OLLIE, TEXAS. Ollie is on Farm Road 942, ninety miles north of Houston in central Polk County. The first recorded settlement in the area came in 1865, when Nelson Henry Rice and his family moved to the site, halfway between the neighboring communities of Leggett and Hortense. Early residents referred to the new community as Rice, and a school and church were organized to serve the surrounding farms. However, when the community secured a post office in 1901 the establishment was named Ollie, presumably after a female member of the Rice family. David A. Rice served as the first postmaster. A small sawmill community named Kirkpatrick was established near Ollie by 1909. The Ollie settlement subsequently lost its post office and by the late 1940s had disappeared from lists of Texas towns. Only scattered residences remain. In 2000 the population was five.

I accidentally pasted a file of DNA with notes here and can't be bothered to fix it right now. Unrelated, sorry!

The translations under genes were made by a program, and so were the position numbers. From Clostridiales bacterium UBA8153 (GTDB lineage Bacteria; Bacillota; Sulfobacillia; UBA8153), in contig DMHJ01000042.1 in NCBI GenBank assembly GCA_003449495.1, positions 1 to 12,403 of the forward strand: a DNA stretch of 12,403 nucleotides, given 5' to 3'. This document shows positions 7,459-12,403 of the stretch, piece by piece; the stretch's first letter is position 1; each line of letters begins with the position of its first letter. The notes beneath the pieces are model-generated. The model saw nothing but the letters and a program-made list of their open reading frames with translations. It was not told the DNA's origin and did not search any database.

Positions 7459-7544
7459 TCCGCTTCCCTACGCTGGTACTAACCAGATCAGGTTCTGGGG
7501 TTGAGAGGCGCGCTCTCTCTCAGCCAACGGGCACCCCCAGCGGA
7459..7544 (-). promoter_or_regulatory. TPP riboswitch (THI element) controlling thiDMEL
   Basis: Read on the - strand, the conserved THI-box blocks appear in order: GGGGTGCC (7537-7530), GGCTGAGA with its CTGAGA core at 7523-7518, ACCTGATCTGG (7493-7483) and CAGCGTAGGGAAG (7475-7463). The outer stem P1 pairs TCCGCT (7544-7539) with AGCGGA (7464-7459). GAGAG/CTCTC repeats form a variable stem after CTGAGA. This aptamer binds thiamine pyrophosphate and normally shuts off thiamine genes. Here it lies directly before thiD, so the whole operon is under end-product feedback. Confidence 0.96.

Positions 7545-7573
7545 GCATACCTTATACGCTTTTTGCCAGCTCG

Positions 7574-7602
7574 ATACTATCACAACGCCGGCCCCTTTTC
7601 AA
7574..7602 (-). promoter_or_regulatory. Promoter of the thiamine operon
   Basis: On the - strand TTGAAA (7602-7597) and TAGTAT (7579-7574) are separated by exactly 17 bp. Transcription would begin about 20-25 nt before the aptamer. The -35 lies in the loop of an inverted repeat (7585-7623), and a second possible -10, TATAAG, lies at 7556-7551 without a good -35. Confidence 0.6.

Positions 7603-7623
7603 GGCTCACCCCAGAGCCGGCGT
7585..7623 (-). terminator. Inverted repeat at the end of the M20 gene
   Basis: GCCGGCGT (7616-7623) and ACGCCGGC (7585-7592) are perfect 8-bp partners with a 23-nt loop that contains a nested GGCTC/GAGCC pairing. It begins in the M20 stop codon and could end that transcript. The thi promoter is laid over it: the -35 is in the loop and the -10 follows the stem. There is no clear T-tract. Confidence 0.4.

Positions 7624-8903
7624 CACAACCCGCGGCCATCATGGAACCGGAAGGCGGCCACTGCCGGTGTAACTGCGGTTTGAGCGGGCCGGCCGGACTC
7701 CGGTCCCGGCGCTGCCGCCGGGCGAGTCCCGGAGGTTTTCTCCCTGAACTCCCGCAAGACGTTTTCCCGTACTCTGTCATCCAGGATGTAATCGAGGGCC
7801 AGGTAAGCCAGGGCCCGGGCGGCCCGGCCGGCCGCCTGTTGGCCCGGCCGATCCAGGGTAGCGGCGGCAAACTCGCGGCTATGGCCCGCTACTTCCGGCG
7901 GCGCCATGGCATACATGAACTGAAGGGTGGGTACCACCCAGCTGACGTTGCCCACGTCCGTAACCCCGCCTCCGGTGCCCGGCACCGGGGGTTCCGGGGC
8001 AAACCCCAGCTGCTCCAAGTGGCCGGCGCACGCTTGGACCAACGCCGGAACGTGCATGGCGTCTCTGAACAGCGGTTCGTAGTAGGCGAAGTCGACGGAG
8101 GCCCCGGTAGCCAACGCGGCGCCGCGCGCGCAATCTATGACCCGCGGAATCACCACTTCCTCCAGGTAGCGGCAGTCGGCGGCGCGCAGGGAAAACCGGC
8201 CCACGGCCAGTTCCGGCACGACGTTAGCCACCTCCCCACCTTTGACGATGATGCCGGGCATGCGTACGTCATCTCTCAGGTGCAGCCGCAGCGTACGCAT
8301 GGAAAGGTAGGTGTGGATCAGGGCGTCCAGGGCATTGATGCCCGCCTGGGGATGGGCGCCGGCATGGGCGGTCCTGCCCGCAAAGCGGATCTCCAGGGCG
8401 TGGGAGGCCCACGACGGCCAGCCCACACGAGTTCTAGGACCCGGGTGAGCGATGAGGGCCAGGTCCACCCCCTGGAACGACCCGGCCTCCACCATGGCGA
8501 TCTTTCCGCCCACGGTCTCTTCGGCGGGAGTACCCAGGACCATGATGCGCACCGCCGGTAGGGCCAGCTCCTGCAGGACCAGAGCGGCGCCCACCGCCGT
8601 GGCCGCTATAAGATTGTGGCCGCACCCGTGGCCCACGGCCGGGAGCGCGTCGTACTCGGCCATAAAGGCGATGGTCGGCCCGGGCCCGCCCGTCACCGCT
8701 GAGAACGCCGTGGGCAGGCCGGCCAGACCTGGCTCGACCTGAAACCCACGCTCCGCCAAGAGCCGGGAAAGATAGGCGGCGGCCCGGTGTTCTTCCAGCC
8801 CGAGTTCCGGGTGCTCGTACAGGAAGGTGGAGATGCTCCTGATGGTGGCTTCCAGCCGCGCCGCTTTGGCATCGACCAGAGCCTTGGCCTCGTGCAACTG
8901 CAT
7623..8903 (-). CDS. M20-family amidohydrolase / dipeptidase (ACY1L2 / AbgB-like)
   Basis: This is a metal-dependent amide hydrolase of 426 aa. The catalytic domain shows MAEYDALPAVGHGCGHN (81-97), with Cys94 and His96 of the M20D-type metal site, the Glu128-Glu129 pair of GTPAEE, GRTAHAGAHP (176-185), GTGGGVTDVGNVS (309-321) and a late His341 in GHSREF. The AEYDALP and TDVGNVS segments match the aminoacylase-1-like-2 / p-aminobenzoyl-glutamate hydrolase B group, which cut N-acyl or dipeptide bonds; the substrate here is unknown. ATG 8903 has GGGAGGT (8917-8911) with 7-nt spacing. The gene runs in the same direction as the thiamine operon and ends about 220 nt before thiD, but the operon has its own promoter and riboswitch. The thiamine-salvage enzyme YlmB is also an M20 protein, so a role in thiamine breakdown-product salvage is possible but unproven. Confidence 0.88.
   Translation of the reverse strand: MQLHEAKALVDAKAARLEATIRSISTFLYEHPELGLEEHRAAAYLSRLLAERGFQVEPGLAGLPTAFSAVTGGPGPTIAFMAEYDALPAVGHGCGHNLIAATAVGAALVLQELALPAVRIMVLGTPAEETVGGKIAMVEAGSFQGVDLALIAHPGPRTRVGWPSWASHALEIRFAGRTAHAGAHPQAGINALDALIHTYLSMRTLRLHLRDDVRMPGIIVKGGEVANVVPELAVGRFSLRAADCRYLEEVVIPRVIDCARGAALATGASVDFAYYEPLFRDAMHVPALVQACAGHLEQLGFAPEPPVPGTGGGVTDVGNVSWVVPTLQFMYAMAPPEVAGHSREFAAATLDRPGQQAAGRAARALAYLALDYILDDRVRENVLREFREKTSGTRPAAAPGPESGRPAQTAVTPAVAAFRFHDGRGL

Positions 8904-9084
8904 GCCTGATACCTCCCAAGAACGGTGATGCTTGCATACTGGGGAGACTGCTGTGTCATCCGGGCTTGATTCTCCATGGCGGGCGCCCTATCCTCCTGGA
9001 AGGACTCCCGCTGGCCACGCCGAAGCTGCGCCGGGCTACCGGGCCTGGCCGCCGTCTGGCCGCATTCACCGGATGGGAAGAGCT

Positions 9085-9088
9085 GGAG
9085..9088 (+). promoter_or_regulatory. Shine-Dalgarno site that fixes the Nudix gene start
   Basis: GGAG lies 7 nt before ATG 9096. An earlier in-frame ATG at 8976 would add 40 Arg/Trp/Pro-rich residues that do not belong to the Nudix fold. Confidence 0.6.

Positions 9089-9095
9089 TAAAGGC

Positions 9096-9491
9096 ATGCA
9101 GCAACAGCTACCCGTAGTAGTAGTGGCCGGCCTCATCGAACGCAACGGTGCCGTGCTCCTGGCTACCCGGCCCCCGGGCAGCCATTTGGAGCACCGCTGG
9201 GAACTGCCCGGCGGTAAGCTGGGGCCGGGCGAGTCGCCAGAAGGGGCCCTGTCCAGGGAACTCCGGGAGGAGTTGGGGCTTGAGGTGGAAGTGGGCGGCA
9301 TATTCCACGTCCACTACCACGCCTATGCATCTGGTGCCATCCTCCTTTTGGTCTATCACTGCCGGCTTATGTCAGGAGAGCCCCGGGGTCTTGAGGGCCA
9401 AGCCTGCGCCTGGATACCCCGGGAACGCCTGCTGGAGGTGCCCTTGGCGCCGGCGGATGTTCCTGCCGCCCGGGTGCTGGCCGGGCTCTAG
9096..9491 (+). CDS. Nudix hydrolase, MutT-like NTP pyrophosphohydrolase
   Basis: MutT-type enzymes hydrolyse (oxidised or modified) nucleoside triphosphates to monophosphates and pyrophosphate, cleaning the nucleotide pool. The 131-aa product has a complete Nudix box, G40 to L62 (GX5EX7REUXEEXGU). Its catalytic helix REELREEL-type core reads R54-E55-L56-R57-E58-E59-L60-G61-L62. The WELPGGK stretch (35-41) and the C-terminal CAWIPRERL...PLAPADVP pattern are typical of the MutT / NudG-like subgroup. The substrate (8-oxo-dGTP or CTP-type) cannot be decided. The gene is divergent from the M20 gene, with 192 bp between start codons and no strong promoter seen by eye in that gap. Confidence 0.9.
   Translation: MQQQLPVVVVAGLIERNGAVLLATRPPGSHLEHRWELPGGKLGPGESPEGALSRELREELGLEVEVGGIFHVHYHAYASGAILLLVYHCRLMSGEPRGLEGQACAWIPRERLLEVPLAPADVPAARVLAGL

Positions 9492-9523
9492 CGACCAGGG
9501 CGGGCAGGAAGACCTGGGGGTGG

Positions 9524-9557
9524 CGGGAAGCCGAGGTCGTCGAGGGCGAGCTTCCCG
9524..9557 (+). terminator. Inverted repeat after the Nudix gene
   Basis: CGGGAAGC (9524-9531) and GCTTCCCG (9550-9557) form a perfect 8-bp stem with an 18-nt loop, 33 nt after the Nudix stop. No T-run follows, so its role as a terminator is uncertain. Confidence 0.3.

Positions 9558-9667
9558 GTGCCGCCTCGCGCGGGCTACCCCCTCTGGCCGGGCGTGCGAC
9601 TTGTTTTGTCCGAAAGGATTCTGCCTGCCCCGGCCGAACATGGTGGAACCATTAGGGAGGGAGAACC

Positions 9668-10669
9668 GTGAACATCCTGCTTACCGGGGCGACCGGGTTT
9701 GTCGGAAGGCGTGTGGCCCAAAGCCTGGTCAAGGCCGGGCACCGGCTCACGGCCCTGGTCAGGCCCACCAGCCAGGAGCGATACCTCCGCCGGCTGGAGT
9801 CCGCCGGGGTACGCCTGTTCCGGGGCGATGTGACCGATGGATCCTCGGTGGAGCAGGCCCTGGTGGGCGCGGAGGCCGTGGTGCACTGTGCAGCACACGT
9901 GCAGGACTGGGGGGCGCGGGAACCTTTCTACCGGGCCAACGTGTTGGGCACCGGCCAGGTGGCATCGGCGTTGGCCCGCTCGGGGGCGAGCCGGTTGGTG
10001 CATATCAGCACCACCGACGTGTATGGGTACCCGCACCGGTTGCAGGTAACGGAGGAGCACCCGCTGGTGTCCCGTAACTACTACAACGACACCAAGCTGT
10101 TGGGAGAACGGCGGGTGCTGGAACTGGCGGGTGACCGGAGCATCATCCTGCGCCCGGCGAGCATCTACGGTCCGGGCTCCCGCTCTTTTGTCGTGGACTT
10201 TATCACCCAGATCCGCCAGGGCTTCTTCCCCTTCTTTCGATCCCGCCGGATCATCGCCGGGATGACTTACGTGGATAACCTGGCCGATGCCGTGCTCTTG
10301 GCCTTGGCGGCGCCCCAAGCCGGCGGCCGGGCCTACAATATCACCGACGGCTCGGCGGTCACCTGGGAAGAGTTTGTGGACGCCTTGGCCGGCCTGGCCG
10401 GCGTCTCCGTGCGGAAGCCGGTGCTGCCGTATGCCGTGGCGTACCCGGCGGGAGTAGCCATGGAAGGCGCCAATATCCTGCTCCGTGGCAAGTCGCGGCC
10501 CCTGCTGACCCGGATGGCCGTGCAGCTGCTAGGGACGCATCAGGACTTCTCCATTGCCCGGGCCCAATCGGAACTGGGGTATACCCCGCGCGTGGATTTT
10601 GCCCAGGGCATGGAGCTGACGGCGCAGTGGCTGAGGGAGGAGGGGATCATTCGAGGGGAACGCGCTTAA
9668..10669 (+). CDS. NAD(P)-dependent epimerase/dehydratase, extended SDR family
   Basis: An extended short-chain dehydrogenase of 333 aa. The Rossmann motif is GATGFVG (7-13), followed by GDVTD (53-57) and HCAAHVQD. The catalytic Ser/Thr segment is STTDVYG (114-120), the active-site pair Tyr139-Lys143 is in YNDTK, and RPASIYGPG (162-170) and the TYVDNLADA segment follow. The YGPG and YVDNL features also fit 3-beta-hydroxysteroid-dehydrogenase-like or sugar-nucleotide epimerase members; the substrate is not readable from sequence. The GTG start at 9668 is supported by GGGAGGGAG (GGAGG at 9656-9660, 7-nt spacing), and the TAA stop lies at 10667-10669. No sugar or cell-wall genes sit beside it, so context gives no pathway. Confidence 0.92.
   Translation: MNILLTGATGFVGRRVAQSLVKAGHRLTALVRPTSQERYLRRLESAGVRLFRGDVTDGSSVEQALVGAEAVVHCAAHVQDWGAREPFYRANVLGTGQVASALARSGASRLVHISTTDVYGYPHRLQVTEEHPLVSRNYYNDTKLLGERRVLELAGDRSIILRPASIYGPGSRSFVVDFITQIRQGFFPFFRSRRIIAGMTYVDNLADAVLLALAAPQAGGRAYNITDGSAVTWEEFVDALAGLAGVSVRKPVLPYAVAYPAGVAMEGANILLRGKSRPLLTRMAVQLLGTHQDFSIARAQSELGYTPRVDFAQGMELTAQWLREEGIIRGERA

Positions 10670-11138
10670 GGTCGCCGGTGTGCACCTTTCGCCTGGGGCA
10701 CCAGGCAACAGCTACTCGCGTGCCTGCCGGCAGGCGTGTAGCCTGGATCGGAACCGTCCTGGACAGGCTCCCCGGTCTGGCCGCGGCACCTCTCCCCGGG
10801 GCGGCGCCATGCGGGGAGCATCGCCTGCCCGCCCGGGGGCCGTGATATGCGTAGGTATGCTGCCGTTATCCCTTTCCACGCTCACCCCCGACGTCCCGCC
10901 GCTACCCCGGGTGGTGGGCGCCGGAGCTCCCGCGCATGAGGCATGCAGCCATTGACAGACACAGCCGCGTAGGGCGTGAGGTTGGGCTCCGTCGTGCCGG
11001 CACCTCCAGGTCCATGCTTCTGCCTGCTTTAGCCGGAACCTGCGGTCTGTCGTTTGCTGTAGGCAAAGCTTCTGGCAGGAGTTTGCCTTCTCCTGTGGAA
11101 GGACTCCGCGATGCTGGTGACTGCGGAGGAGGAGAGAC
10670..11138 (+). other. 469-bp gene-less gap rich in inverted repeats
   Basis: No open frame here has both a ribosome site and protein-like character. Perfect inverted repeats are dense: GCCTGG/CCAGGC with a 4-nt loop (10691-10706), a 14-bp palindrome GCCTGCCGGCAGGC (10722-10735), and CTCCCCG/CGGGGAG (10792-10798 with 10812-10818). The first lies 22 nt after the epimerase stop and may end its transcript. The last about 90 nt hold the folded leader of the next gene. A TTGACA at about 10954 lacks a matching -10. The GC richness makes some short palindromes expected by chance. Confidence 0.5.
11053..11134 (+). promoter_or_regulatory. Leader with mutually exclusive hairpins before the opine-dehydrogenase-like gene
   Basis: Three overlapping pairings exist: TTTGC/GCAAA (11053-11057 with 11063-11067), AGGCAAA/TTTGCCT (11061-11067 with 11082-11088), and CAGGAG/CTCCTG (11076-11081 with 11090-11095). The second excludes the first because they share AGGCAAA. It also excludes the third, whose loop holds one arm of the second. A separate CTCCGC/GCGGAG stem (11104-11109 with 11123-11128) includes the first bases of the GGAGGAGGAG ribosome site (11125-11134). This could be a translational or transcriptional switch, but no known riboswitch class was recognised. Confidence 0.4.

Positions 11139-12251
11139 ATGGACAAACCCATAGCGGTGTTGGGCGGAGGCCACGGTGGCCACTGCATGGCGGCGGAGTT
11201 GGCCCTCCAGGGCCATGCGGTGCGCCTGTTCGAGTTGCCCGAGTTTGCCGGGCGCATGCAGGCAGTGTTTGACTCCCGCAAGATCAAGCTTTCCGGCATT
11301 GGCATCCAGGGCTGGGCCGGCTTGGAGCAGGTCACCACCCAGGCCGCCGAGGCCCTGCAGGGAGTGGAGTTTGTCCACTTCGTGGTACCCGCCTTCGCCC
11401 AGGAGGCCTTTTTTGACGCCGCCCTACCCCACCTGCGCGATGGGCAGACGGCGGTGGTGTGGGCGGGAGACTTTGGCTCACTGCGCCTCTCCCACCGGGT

A Pictorial History of Polk County, Texas, 1846–1910 (Livingston, Texas: Polk County Bicentennial Commission, 1976; rev. ed. 1978).
Image Use Disclaimer
All copyrighted materials included within the Handbook of Texas Online are in accordance with Title 17 U.S.C. Section 107 related to Copyright and “Fair Use” for Non-Profit educational institutions, which permits the Texas State Historical Association (TSHA), to utilize copyrighted materials to further scholarship, education, and inform the public. The TSHA makes every effort to conform to the principles of fair use and to comply with copyright law.
For more information go to: http://www.law.cornell.edu/uscode/17/107.shtml
If you wish to use copyrighted material from this site for purposes of your own that go beyond fair use, you must obtain permission from the copyright owner.
The following, adapted from the Chicago Manual of Style, 15th edition, is the preferred citation for this article.Robert Wooster, "OLLIE, TX," Handbook of Texas Online (http://www.tshaonline.org/handbook/online/articles/hro16), accessed February 07, 2016. Uploaded on June 15, 2010. Published by the Texas State Historical Association.
Get Texas history everyday,
with day by day
Each day's email tells a little bit more of the story of Texas and links to our collection of more than 27,000 articles